Thermogenin (called uncoupling protein by its discoverers and now known as uncoupling protein 1, or UCP1) is an uncoupling protein found in the mitochondria of brown adipose tissue (BAT). It is used to generate heat by non-shivering thermogenesis, and makes a quantitatively important contribution to countering heat loss in neonates which would otherwise occur due to the high surface area-volume ratio.
Mechanism of thermogenin activation: In a last step thermogenin inhibition is released through the presence of free fatty acids. The cascade is initiated by binding of norepinephrine to the cells β3-adrenoceptors.
UCPs are transmembrane proteins that decrease the proton gradient generated in oxidative phosphorylation. They do this by increasing the permeability of the inner mitochondrial membrane, allowing protons that have been pumped into the intermembrane space to return to the mitochondrial matrix. UCP1-mediated heat generation in brown fat uncouples the respiratory chain, allowing for fast substrate oxidation with a low rate of ATP production. UCP1 is related to other mitochondrial metabolite transporters such as the adenine nucleotide translocator, a proton channel in the mitochondrial inner membrane that permits the translocation of protons from the mitochondrial intermembrane space to the mitochondrial matrix. UCP1 is restricted to brown adipose tissue, where it provides a mechanism for the enormous heat-generating capacity of the tissue.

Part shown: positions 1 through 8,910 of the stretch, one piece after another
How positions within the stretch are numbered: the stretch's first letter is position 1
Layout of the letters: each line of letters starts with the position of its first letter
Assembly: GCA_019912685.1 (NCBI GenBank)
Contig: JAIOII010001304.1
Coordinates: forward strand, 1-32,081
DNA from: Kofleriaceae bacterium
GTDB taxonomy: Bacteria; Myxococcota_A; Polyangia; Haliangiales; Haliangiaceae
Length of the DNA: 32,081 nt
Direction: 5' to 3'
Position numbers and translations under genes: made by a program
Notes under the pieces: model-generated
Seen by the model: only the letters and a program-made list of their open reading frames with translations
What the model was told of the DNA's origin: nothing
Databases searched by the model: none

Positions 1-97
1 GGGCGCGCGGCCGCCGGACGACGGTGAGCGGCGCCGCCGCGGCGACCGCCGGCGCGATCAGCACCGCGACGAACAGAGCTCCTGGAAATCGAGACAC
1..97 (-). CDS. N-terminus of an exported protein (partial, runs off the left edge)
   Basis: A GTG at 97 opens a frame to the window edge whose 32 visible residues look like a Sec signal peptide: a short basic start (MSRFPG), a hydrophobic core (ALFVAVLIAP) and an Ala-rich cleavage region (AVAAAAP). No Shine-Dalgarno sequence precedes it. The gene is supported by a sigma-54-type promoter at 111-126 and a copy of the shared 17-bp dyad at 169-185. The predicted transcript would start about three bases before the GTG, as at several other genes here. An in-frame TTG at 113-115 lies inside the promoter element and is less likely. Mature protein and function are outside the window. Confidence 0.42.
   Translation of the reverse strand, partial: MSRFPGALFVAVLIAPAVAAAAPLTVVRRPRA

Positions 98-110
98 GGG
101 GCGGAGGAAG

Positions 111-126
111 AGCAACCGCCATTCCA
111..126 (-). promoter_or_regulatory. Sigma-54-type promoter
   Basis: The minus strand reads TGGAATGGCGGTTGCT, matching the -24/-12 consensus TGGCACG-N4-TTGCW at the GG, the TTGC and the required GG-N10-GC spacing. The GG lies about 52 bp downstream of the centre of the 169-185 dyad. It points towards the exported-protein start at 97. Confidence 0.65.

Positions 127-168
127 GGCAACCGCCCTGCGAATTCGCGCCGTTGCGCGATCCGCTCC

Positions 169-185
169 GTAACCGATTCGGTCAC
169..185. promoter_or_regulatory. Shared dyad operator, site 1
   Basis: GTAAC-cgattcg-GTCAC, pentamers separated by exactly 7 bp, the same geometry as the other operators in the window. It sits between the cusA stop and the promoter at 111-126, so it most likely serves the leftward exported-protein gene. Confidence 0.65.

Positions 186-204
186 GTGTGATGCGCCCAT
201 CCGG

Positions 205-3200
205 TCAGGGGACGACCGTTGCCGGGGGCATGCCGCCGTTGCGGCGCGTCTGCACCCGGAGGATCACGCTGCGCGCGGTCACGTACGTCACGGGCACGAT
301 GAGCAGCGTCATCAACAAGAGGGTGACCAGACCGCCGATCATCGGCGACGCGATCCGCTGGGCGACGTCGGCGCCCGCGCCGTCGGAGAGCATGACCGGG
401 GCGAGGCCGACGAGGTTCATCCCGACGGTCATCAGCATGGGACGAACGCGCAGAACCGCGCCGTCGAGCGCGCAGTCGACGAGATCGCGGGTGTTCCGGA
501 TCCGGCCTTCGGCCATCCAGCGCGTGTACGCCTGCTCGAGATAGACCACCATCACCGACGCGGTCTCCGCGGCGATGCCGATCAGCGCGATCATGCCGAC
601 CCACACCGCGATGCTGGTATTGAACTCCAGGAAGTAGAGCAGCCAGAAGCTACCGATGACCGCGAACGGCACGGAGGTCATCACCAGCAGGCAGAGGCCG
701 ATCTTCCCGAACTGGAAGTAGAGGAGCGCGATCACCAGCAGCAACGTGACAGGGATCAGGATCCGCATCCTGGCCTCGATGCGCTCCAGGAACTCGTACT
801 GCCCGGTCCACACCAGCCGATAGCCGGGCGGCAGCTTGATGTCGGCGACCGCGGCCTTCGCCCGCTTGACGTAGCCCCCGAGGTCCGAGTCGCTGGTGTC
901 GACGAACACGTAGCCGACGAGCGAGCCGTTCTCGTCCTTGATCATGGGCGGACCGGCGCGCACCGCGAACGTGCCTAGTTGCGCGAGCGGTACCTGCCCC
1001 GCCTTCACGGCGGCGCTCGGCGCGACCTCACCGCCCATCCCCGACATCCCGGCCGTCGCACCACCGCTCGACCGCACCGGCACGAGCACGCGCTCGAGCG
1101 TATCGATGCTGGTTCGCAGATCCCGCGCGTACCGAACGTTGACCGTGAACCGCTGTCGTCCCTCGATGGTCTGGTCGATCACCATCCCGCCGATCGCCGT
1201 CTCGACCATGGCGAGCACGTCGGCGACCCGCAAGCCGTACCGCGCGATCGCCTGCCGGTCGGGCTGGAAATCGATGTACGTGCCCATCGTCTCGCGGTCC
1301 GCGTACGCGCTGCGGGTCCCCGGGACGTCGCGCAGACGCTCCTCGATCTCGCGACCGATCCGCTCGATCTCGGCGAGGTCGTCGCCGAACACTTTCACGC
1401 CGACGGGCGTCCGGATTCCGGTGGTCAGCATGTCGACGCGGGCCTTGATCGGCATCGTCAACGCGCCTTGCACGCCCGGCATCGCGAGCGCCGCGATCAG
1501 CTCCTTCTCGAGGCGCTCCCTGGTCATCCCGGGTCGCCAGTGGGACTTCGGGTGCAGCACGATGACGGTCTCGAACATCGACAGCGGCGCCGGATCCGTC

UCP1 is activated in the brown fat cell by fatty acids and inhibited by nucleotides. Fatty acids cause the following signaling cascade: Sympathetic nervous system terminals release Norepinephrine onto a Beta-3 adrenergic receptor on the plasma membrane. This activates adenylyl cyclase, which catalyses the conversion of ATP to cyclic AMP (cAMP). cAMP activates protein kinase A, causing its active C subunits to be freed from its regulatory R subunits. Active protein kinase A, in turn, phosphorylates triacylglycerol lipase, thereby activating it. The lipase converts triacylglycerols into free fatty acids, which activate UCP1, overriding the inhibition caused by purine nucleotides (GDP and ADP). At the termination of thermogenesis, the mitochondria oxidize away the residual fatty acids, UCP1 inactivates and the cell resumes its normal energy-conserving mode.
Uncoupling protein 1 was discovered in 1978 and was first cloned in 1988.
Uncoupling protein two (UCP2), a homolog of UCP1, was identified in 1997. UCP2 localizes to a wide variety of tissues, and is thought to be involved in regulating reactive oxygen species (ROS). In the past decade, three additional homologs of UCP1 have been identified, including UCP3, UCP4, and BMCP1 (also known as UCP5).
Methods of delivering UCP1 to cells (e.g. by gene transfer therapy) or methods of its upregulation have been an important line of enquiry in research into the treatment of obesity, due to their ability to dissipate excess metabolic stores.
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